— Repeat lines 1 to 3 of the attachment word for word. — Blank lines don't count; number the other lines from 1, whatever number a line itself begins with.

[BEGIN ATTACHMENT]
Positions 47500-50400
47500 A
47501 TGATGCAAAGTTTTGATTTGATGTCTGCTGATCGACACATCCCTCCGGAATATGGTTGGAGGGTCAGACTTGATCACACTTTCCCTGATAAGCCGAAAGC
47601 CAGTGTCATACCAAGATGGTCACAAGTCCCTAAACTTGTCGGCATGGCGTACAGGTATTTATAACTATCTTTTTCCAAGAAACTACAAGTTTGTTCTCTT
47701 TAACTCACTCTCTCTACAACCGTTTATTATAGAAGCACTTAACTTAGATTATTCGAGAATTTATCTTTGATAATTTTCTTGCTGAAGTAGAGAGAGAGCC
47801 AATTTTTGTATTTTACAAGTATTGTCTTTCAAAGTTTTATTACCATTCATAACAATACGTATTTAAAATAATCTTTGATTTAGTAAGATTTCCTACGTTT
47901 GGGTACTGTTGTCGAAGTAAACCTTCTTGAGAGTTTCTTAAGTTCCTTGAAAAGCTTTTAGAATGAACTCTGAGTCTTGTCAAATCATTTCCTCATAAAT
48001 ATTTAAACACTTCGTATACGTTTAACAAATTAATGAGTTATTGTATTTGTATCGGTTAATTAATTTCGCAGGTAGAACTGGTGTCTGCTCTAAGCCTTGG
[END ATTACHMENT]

Positions 47500-50400
47500 A
47501 TGATGCAAAGTTTTGATTTGATGTCTGCTGATCGACACATCCCTCCGGAATATGGTTGGAGGGTCAGACTTGATCACACTTTCCCTGATAAGCCGAAAGC